The First New Left

First New Left

British Intellectuals After Stalin

Author(s): 
May 1995
/
ISBN: 
9780853157977
/
288
pp
£17.00

Michael Kenny documents and analyses the debates of the New Left, showing how their preoccupations prefigure many contemporary concerns: the broadening of the previously narrow definition of politics, an engagement with popular culture, the exploration of a Gramscian politics, and the attempt to open a ‘third space’ between a defunct Marxism-Leninism and an intellectually barren labourist tradition.

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In the late 1950s, Stuart Hall, Edward Thompson and Raymond Williams, among others, came together as part of a promising new political formulation, the New Left. The six years of the group’s formal existence represents one of the richest and most exciting periods in the intellectual history of the left in Britain. This short period saw the beginning of many future theoretical developments in radical politics, and the founder members of the New Left are now associated with ground-breaking work in history, culture and politics.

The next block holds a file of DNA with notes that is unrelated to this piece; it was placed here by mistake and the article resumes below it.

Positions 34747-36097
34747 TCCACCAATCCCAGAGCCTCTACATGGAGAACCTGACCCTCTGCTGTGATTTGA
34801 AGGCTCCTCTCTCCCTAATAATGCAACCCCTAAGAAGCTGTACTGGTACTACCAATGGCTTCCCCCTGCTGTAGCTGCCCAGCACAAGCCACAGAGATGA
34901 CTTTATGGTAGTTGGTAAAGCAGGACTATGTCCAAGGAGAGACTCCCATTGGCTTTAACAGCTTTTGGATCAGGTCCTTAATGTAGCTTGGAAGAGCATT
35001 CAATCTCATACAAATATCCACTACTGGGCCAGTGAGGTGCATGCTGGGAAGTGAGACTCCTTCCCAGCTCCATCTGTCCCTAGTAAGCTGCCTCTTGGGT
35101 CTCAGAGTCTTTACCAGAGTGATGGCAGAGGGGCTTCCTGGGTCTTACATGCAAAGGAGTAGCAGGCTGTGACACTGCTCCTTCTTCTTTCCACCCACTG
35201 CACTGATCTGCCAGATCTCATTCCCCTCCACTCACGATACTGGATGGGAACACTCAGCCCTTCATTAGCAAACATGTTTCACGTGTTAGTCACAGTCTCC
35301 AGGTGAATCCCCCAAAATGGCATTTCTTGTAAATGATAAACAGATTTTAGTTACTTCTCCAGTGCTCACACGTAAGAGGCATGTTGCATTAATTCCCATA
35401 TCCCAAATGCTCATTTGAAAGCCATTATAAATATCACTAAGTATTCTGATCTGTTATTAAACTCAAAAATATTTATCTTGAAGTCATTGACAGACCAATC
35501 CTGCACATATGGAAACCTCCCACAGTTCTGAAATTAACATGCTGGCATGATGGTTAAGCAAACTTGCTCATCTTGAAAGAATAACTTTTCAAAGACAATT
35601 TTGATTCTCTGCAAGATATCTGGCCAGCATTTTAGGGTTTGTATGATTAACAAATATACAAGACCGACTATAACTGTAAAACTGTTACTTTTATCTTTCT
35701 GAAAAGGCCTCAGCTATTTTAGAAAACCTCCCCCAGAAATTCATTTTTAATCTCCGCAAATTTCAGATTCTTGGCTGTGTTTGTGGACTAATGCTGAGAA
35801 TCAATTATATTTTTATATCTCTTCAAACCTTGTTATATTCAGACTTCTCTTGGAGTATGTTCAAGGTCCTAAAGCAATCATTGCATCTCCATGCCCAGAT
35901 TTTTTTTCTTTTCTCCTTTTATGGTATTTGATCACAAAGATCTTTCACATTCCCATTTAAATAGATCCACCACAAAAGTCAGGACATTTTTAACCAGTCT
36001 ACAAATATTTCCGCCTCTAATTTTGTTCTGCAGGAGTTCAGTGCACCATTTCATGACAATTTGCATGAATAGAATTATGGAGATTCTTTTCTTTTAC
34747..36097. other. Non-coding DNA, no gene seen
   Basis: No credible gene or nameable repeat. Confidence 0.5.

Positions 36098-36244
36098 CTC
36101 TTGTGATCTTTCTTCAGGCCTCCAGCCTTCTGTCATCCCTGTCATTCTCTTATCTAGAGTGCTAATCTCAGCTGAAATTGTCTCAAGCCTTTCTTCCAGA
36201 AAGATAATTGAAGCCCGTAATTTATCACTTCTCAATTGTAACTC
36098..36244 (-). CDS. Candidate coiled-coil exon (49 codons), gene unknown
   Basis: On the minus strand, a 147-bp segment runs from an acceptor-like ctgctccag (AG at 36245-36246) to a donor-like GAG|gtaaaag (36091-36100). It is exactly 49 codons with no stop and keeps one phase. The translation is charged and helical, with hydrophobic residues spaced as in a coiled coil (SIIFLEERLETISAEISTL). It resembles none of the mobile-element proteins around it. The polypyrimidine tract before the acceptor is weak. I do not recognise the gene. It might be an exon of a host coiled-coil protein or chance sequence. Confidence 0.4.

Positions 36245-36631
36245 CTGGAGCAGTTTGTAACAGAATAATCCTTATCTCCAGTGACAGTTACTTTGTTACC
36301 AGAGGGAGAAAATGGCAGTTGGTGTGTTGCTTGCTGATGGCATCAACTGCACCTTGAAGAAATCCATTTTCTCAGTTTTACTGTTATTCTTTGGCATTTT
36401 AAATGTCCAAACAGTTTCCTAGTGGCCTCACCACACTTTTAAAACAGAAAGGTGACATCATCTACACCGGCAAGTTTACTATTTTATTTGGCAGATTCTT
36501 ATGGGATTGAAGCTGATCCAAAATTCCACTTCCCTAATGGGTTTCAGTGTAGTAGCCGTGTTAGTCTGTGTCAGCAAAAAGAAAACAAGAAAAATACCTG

Michael Kenny documents and analyses the debates of the New Left, showing how their preoccupations prefigure many contemporary concerns: the broadening of the previously narrow definition of politics, an engagement with popular culture, the exploration of a Gramscian politics, and the attempt to open a ‘third space’ between a defunct Marxism-Leninism and an intellectually barren labourist tradition.